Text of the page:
INTERVIEW: Shannon Tweed on Hollywood
“Conquered Hollywood? It might have conquered me,” says the delightful Shannon Tweed on how she and countless other Canadians found success in American show business.
The reality show star is just one subject in the new documentary Gone South: How Canada Invented Hollywood, along with people like Neve Campbell, Tommy Chong, Howie Mandel, Alan Thicke and many other big stars maybe you didn’t know were secretly Canadian. Lorne Greene, green card, coincidence?
Written and co-directed by former Edmonton playwright Ian Ferguson with producer Leslie Bland, Gone South makes its Canadian premiere Monday, Sept. 29 at the Edmonton International Film Festival.
Tweed was this wholesome, innocent girl raised in Saskatoon who went to Hollywood in the early 1980s after winning a talent contest. She made it into a couple of Playboy magazine spreads, was named Playmate of the Year in 1982, and briefly became Hugh Hefner’s girlfriend. This was back when the magazine was known as much for serious journalism as naked boobs, and literate men could claim with a straight face that they read Playboy “for the articles.”
Tweed says with a laugh, “Yeah, with the bathroom door closed. And this was back when women had pubic hair. What happened with that? Why does everyone look like prepubescent girl or a Barbie doll? It’s going to come around and change, too, I believe.”
The relationship with Hefner didn’t last long.
“You can only be waited on hand and foot 24 hours a day for so long before you start feeling pretty useless,” Tweed says. “As good as it sounds, it does get pretty boring. I had to go to work, and it wasn’t jibing with his idea of what he wanted in a girlfriend: Don’t go anywhere, don’t do anything else, and as all girlfriends know, there is a curfew. It was something like 9 p.m. Like, yeah, that’s not really happening. I’d just left home myself.”
The be-robed czar of softcore porn continued to get away with this sort of thing even into the 2000s, where the reality show Girls Next Store featured several women in exactly in Shannon Tweed’s shoes, or lack thereof, 30-something years later.
“It was a cute show,” she says. “They made it PG-ish. What happened after they went to bed? It’s so funny how they always just cut it right there.”
But a girlfriend curfew? Really?
“That’s what he wants in a girlfriend, and if the girlfriend agrees, is it sexism?”
It wasn’t easy for a Canadian to make it in Hollywood, even after being a Playboy playmate. Perhaps especially after. Tweed says she turned down $1 million to pose for Hustler magazine. She starred movies such as Cannibal Women in the Avocado Jungle of Death and soap operas before coming to mainstream fame in 2006 with her partner Gene Simmons in the hit reality show Gene Simmons Family Jewels. Tweed didn’t want any part of it at first, but was gradually lured into it by Gene, who made their eventual marriage part of the program. The show lasted six years, and Tweed now stars in the spinoff Shannon and Sophie, with her daughter we all watched grow up. Camera crews have been in their private lives for nearly 10 years.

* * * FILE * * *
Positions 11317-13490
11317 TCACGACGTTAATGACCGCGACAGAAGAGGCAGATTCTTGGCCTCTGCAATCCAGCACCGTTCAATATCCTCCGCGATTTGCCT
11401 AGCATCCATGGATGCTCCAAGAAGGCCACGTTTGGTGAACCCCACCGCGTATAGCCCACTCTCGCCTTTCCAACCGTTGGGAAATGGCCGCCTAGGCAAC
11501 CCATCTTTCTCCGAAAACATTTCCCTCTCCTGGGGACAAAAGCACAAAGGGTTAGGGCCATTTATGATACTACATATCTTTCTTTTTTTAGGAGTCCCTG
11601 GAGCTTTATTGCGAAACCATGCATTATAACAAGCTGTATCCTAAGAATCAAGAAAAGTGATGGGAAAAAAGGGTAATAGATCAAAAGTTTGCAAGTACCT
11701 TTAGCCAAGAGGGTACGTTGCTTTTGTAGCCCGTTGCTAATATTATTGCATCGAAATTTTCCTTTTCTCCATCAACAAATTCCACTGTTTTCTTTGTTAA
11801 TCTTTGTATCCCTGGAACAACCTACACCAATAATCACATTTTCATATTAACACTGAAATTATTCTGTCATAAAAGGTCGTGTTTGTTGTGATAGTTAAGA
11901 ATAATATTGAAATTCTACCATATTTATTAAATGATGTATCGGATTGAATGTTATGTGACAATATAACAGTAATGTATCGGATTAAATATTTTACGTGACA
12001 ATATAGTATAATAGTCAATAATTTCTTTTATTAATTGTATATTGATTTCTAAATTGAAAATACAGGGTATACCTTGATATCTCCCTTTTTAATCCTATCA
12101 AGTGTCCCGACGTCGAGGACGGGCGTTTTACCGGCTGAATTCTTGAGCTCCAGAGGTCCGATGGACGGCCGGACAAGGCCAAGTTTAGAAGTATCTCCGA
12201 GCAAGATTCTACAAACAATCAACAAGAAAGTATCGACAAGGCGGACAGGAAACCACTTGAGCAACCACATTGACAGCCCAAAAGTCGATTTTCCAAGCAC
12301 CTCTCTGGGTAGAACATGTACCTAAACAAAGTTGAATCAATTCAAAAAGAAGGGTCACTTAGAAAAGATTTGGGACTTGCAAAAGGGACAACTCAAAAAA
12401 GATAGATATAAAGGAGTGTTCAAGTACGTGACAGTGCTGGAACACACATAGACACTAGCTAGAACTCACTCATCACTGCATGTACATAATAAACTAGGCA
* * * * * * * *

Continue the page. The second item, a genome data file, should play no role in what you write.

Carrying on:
Tweed says she’s long past the point where she finds it weird that so many strangers know her so intimately – in hard copy form or not; Reality shows aren’t really reality shows anyway, she says. You need a permit to shoot in public locations; situations and subjects are scouted in advance, scenes are planned. “It’s work,” she says. “You’re held captive. If you were doing what you wanted to do – sitting around, watching TV, the kids off doing their own things – they wouldn’t shoot it. It would be too boring. You have to plan it out.”
Moreover, Gene Simmons controls the final edit, so this family is well aware which pieces of their lives are for public consumption, and which – decreasingly, it seems – are kept private. Other reality show stars aren’t so lucky, Tweed points out. Then again, some are incredibly lucky.
“We might be sharing too much,” she admits. “There’s no privacy anymore. It’s almost already hum-drum , isn’t it? What are we going to do next? We’ve watched people have babies in a moment that should be just between you and your husband and your doctor. We’ve seen weddings and breakups, divorces and horrible fights. But the reason people watch is that people relate to it. That’s part of the reason people love it so much. It’s confirmation that you’re OK, that these stars are doing exactly what you’re doing. You don’t have to be so envious – with a couple of exceptions. The Kardashians aren’t exactly normal. It’s not real life, but it’s become their real lives.”
Has being famous for being famous become an art in itself?
“I don’t think any of them are claiming to be artists, but they made it into an art form. It’s a brilliant in a way, when think about it. Who would’ve thought you could take nothing special, except your ass, and turn it into something so big.”
The career, not the ass.
“We’re normal compared to all that. Or wait? What is normal? That’s the question. Weird is normal now.”
Tweed’s been in Hollywood most of her life; she knows how the place works.
“I don’t think Canada invented Hollywood. I think Hollywood was invented by some very shrewd gentlemen who invented the studio system, but that, too, is pretty much long gone, and it’s become its own entity, fully funded by each their own. And it runs on what I think is good storytelling. I think that’s the most important thing. Good writing. It’s getting harder and harder to write good stories, and that’s why we’re seeing reality shows. And they started because of the writer’s strike anyway.” She adds with a laugh, “Don’t do that again.’’